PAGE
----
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It's all Greek to me.

It's all Greek to me.

Greek and Mediterranean cuisines seem like the anti-Winter Foods. They are bright, colorful and packed with flavors that recall more summery months. Lots of grilled meats, fresh greens and citrus. You feel light and healthy just looking at it. (This, of course, is excusing dishes like Moussaka which layer ground meat and eggplant and top them with an exquisite bechamel-type sauce. Each plate weighs about as much as a Prius but dang is it good.)

This week we have fresh chickens from Tad at Feather Brook Farms, Greek inspired spices from Claire at Curio Spices, fresh pita, and yogurt from Luke at Brookford Farm. We are also thrilled to have harvested another round of Micro Greens from Clark Farm (pictured above). The Micro Broccoli shoots are just dying to be the finishing touch to your grilled chicken, fish or salads. They don't require a whole lot of attention, just a touch of olive oil and you're on your way.

Just walking into Andrew's greenhouse at Clark filled us with a wave of optimism. Winter isn't eternal. Root Veggies aren't all life has to offer (though we love them). Green things are boldly bursting out of greenhouses, clamoring to soon be in the ground. We can't wait to share them all with you.



Omnivore Protein - Half Chicken from Feather Brook Farm; Greek Yogurt from Brookford Farm
Pescatarian Protein - Hake from Red's Best; Greek Yogurt from Brookford Farm
Fruits and Veggies - Micro Broccoli Greens from Clark Farm; Spinach from Busa Farms; Parsnips and Beets from Brookford Farm
Grains - Fresh Pita Bread from Samira's Homemade
Spice - Kozani Blend from Curios Spice Co
Special Treat - Donut Holes from Union Square Donuts


Omnivore Protein - Whole Chicken and Eggs from Feather Brook Farm; Greek Yogurt from Brookford Farm; Lebenese Spread from Samira's Homemade
Pescatarian Protein - Hake and Scallops from Red's Best; Eggs from Feather Brook Farms; Greek Yogurt from Brookford Farm; Lebanese Spread from Samira's Homemade
Fruits and Veggies -  Micro Broccoli Greens from Clark Farm; Garlic, Herbs and Spinach from Busa Farms; Parsnips and Beets from Brookford Farm
Grains - Fresh Pita Bread from Samira's Homemade
Spice - Kozani Blend from Curios Spice Co
Special Treat - Donut Holes from Union Square Donuts - back by popular demand


Greek Chicken Under a Brick: Love the chicken under a brick move.  For simplicity's sake, the "brick" could easily be another pan, but if you happen to be a masonry enthusiast and have bricks laying around the house; wrap one in foil and go for it.  Doug, one of our long-time members, best buds for life and occasional drivers, is a Kettle Bell enthusiast. Yes, Doug. You probably can wrap one in foil and use it to press your chicken. But you better take a photo of that first. #sharefamilydinner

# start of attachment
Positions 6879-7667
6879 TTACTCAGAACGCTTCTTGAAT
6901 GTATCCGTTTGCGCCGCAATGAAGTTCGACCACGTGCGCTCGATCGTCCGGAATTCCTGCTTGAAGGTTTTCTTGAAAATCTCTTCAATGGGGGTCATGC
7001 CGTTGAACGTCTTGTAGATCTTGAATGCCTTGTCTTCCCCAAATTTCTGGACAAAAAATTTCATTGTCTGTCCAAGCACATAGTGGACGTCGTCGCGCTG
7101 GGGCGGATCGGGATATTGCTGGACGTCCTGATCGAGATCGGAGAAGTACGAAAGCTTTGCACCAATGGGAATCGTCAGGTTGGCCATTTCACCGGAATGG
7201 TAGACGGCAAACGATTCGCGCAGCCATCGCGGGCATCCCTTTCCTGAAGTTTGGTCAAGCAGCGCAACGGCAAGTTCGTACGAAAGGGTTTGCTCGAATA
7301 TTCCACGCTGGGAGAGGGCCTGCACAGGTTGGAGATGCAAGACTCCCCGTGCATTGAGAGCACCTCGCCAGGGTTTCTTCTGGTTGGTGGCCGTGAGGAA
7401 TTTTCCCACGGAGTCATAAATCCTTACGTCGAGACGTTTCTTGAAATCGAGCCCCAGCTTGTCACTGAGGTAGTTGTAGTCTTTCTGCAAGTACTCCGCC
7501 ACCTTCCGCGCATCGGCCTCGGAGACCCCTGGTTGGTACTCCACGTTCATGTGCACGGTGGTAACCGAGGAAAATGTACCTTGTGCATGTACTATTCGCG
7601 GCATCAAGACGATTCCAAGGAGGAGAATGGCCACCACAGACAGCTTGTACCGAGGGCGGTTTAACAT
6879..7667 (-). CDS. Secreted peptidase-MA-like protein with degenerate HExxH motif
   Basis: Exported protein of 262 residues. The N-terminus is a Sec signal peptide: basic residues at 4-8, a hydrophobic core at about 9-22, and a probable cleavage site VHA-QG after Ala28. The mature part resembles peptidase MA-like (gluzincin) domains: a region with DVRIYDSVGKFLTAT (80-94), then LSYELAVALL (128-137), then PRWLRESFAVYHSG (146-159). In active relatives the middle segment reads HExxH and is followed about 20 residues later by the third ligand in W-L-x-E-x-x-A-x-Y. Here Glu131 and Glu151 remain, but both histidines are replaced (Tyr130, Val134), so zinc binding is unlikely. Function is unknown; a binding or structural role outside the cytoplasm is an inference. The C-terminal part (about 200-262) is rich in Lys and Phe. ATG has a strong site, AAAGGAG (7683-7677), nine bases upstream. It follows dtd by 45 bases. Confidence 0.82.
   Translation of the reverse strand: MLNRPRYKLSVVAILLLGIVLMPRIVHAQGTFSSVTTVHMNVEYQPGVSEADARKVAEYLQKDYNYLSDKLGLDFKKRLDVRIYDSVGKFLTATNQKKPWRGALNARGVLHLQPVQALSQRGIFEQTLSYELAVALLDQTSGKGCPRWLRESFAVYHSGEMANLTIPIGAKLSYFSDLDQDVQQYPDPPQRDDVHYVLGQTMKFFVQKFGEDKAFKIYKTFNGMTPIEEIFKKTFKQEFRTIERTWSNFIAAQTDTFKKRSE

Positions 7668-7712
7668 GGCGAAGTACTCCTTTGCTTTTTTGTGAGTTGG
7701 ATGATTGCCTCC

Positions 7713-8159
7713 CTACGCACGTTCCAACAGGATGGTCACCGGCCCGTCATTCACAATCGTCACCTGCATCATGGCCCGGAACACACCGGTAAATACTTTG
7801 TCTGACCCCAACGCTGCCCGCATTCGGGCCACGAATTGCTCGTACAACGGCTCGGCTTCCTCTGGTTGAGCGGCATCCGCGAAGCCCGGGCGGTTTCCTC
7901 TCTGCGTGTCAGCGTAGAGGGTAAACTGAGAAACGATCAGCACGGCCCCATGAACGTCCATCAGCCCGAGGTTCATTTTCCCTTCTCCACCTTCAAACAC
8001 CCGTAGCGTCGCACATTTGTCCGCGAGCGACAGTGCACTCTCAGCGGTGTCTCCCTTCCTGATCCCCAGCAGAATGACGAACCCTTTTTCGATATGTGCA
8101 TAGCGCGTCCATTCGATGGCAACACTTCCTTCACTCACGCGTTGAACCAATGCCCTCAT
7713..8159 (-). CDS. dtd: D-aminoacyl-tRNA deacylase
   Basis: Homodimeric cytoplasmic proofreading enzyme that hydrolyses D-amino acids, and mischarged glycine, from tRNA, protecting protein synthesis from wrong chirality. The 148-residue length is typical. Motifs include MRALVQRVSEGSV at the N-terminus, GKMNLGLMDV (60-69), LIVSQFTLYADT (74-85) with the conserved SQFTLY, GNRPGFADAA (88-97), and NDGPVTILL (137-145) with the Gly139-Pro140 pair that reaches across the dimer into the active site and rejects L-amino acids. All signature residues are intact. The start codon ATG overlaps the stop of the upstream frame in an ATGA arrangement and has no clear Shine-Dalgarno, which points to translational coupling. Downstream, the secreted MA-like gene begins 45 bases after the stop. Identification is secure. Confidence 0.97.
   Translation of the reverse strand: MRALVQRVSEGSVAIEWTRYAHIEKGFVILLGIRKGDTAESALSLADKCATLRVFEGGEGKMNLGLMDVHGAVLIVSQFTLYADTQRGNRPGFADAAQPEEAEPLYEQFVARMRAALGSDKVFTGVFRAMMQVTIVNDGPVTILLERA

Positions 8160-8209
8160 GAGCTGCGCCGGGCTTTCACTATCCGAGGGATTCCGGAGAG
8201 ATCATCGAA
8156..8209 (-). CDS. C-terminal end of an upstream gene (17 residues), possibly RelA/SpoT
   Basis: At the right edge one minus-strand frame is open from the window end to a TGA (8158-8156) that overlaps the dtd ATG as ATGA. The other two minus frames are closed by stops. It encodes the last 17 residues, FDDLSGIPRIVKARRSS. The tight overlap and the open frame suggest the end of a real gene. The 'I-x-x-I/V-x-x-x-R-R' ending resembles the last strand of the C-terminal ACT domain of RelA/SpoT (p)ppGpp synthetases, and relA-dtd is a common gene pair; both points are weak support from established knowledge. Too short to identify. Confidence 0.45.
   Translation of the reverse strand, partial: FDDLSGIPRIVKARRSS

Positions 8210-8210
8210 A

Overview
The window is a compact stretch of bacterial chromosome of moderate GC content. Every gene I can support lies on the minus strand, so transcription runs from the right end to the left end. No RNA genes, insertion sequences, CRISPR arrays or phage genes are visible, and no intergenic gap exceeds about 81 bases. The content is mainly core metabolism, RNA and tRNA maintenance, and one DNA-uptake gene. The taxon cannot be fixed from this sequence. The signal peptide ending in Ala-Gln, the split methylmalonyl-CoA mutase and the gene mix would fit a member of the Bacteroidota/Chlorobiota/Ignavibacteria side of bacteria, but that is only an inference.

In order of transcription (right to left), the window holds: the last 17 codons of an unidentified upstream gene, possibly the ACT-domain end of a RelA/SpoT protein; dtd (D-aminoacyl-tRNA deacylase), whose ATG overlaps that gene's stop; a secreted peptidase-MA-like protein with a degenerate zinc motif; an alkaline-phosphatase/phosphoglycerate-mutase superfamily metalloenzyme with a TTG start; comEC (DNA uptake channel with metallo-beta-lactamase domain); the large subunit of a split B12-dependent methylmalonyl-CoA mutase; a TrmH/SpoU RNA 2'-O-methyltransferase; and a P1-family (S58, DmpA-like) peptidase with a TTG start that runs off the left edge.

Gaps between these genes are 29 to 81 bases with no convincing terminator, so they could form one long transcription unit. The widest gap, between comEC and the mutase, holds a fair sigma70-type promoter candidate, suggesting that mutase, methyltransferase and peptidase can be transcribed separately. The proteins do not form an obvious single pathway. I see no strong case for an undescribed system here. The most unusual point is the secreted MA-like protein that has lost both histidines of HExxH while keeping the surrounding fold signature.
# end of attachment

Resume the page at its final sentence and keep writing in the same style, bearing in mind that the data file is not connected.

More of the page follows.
Leftover Chicken Salad: Once you have roasted your chicken and feasted on it you may still have some left overs. It's time to talk Chicken Salad. A beautiful leftover lunch served on raw spinach or next to beet salad, it's quick, easy and really tasty. You can go the simple mayo route but also you should feel free to add outside ingredients to the pile that are in your palate's wheelhouse. We like Dijon mustard and raw onion. A crunchy element, such as cashews and a touch of curry into the mayo is also lovely.  Fruit such as apples or grapes also add beautiful contrast.

Baked Hake with Lemon and Herbs: This week we made baked Hake with Ritz cracker topping, Kozani Spice and a metric ton of butter. It was glorious. This recipe is a riff on that and while it does call for butter, it isn't quite so heavy handed. If you're ready to bring on the Butter, Baby! - then the classic recipe for Baked Haddock will make your day. Mix the Kozani Spice in with the butter as it melts on low heat before you mix in the crackers. Its like giving a Ritz Cracker a passport.

Parsnip Puree: Silky and light. This is a nice foundation for your brick chicken, or for a pile of roast veggies that need a softer texture to tie them together. This recipe calls for kosher salt but we like a big, fat pinch of Maldon salt at the end for its crunch.

Pita Everything: These pita are super versatile and their uses change over time. In their early days use them as beds for your breakfast sandwiches, or as wraps for a salad on the go. As they dry out, hit them with some oil and spices and throw in the oven for pita chips. Cook at 400 degrees for 5-7 minutes, but keep an eye on them!


Getting under the skin. When roasting chickens we are are often taught to slather the skin of the bird with butter. That works, but if you want to be even more neurotic about how you introduce your fats, get your thin slabs of butter under the skin before cooking. This requires a bit more precision and a dab more patience but it is worth it. This also goes for the spice rub which can slide under the skin and tango directly with the meat. Yum.  

If you have big, clumsy mitts like me and are wondering how to go about this, Kitchn is here to show you the way.